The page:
-  L. Bo and C. Sminchisescu. Twin Gaussian processes for structured prediction. IJCV, 87(1-2):28–52, 2010.
-  F. Bogo, A. Kanazawa, C. Lassner, P. Gehler, J. Romero, and M. J. Black. Keep it SMPL: Automatic estimation of 3D human pose and shape from a single image. In ECCV, 2016.
-  M. Burenius, J. Sullivan, and S. Carlsson. 3D pictorial structures for multiple view articulated pose estimation. In CVPR, 2013.
-  J. Carreira, P. Agrawal, K. Fragkiadaki, and J. Malik. Human pose estimation with iterative error feedback. In CVPR, 2016.
-  W. Chen, H. Wang, Y. Li, H. Su, D. Lischinsk, D. Cohen-Or, B. Chen, et al. Synthesizing training images for boosting human 3D pose estimation. In 3DV, 2016.
-  Y. Du, Y. Wong, Y. Liu, F. Han, Y. Gui, Z. Wang, M. Kankanhalli, and W. Geng. Marker-less 3D human motion capture with monocular image sequence and height-maps. In ECCV, 2016.
-  A. Elhayek, E. de Aguiar, A. Jain, J. Tompson, L. Pishchulin, M. Andriluka, C. Bregler, B. Schiele, and C. Theobalt. Efficient ConvNet-based marker-less motion capture in general scenes with a low number of cameras. In CVPR, 2015.
-  J. Gall, B. Rosenhahn, T. Brox, and H.-P. Seidel. Optimization and filtering for human motion capture. IJCV, 87(1):75–92, 2010.
-  M. F. Ghezelghieh, R. Kasturi, and S. Sarkar. Learning camera viewpoint using CNN to improve 3D body pose estimation. In 3DV, 2016.
-  C. Ionescu, D. Papava, V. Olaru, and C. Sminchisescu. Human3.6M: Large scale datasets and predictive methods for 3D human sensing in natural environments. PAMI, 36(7):1325–1339, 2014.
-  V. Kazemi, M. Burenius, H. Azizpour, and J. Sullivan. Multi-view body part recognition with random forests. In BMVC, 2013.
-  I. Kostrikov and J. Gall. Depth sweep regression forests for estimating 3D human pose from images. In BMVC, 2014.
-  C.-Y. Lee, S. Xie, P. Gallagher, Z. Zhang, and Z. Tu. Deeply-supervised nets. In AISTATS, 2015.
-  H.-J. Lee and Z. Chen. Determination of 3D human body postures from a single view. CVGIP, 30(2):148–168, 1985.
-  S. Li and A. B. Chan. 3D human pose estimation from monocular images with deep convolutional neural network. In ACCV, 2014.
-  S. Li, W. Zhang, and A. B. Chan. Maximum-margin structured learning with deep networks for 3D human pose estimation. In ICCV, 2015.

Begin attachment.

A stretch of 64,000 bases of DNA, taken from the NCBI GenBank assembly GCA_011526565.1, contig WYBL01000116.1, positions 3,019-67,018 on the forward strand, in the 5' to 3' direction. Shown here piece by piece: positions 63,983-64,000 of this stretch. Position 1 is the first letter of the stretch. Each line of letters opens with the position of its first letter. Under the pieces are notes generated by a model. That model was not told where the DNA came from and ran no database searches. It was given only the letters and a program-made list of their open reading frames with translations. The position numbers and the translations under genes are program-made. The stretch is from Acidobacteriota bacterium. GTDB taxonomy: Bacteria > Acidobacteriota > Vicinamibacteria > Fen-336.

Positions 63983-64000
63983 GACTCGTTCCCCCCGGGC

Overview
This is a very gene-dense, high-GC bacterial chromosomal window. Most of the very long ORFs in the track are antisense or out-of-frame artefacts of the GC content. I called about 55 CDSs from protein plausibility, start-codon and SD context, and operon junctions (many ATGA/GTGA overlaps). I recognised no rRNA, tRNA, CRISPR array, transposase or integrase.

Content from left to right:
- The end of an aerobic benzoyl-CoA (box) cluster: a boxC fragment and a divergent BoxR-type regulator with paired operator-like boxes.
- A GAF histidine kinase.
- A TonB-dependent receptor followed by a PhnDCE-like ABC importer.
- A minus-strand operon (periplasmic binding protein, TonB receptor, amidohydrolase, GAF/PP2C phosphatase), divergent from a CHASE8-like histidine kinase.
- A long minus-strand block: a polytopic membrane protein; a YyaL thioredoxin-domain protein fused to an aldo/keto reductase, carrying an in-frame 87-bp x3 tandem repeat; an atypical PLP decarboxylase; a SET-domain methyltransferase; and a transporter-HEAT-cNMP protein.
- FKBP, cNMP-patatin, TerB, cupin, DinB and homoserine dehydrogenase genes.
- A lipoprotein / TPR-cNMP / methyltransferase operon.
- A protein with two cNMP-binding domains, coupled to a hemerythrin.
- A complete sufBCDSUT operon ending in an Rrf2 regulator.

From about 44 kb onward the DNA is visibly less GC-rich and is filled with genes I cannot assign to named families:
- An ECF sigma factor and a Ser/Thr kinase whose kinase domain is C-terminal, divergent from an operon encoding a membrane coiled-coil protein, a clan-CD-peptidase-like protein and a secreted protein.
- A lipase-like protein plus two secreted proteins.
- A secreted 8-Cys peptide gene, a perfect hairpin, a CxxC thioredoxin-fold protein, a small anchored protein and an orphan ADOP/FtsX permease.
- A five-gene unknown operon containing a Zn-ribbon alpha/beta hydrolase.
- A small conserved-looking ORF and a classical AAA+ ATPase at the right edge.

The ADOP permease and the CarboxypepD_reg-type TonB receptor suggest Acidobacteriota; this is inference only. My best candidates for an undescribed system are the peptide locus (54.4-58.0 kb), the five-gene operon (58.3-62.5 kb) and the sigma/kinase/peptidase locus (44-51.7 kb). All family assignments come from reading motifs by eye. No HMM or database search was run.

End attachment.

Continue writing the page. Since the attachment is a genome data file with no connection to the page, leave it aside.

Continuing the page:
-  A. Newell, K. Yang, and J. Deng. Stacked hourglass networks for human pose estimation. In ECCV, 2016.
-  S. Park, J. Hwang, and N. Kwak. 3D human pose estimation using convolutional neural networks with 2D pose information. In ECCVW, 2016.
-  G. Pavlakos, X. Zhou, K. G. Derpanis, and K. Daniilidis. Harvesting multiple views for marker-less 3D human pose annotations. CVPR, 2017.
-  T. Pfister, J. Charles, and A. Zisserman. Flowing convnets for human pose estimation in videos. In ICCV, 2015.
-  I. Radwan, A. Dhall, and R. Goecke. Monocular image 3D human pose estimation under self-occlusion. In ICCV, 2013.
-  V. Ramakrishna, T. Kanade, and Y. Sheikh. Reconstructing 3D human pose from 2D image landmarks. In ECCV, 2012.
-  G. Rogez and C. Schmid. MoCap-guided data augmentation for 3D pose estimation in the wild. In NIPS, 2016.
-  M. Sanzari, V. Ntouskos, and F. Pirri. Bayesian image based 3D pose estimation. In ECCV, 2016.
-  N. Sarafianos, B. Boteanu, B. Ionescu, and I. A. Kakadiaris. 3D human pose estimation: A review of the literature and analysis of covariates. CVIU, 152:1–20, 2016.
-  L. Sigal, A. O. Balan, and M. J. Black. HumanEva: Synchronized video and motion capture dataset and baseline algorithm for evaluation of articulated human motion. IJCV, 87(1-2):4–27, 2010.
-  L. Sigal, M. Isard, H. W. Haussecker, and M. J. Black. Loose-limbed people: Estimating 3D human pose and motion using non-parametric belief propagation. IJCV, 98(1):15–48, 2012.
-  E. Simo-Serra, A. Quattoni, C. Torras, and F. Moreno-Noguer. A Joint Model for 2D and 3D Pose Estimation from a Single Image. In CVPR, 2013.
-  C. Szegedy, W. Liu, Y. Jia, P. Sermanet, S. Reed, D. Anguelov, D. Erhan, V. Vanhoucke, and A. Rabinovich. Going deeper with convolutions. In CVPR, 2015.
-  B. Tekin, I. Katircioglu, M. Salzmann, V. Lepetit, and P. Fua. Structured prediction of 3D human pose with deep neural networks. In BMVC, 2016.
-  B. Tekin, A. Rozantsev, V. Lepetit, and P. Fua. Direct prediction of 3D body poses from motion compensated sequences. In CVPR, 2016.
-  J. J. Tompson, A. Jain, Y. LeCun, and C. Bregler. Joint training of a convolutional network and a graphical model for human pose estimation. In NIPS, 2014.
-  R. Urtasun, D. J. Fleet, and P. Fua. 3D people tracking with gaussian process dynamical models. In CVPR, 2006.
-  C. Wang, Y. Wang, Z. Lin, A. L. Yuille, and W. Gao. Robust estimation of 3D human poses from a single image. In CVPR, 2014.
-  S.-E. Wei, V. Ramakrishna, T. Kanade, and Y. Sheikh. Convolutional pose machines. In CVPR, 2016.
-  J. Wu, T. Xue, J. J. Lim, Y. Tian, J. B. Tenenbaum, A. Torralba, and W. T. Freeman. Single image 3D interpreter network. In ECCV, 2016.
-  H. Yasin, U. Iqbal, B. Krüger, A. Weber, and J. Gall. A dual-source approach for 3D pose estimation from a single image. In CVPR, 2016.
-  X. Zhou, S. Leonardos, X. Hu, and K. Daniilidis. 3D shape estimation from 2D landmarks: A convex relaxation approach. In CVPR, 2015.
-  X. Zhou, X. Sun, W. Zhang, S. Liang, and Y. Wei. Deep kinematic pose regression. In ECCVW, 2016.
-  X. Zhou, M. Zhu, S. Leonardos, K. Derpanis, and K. Daniilidis. Sparseness meets deepness: 3D human pose estimation from monocular video. In CVPR, 2016.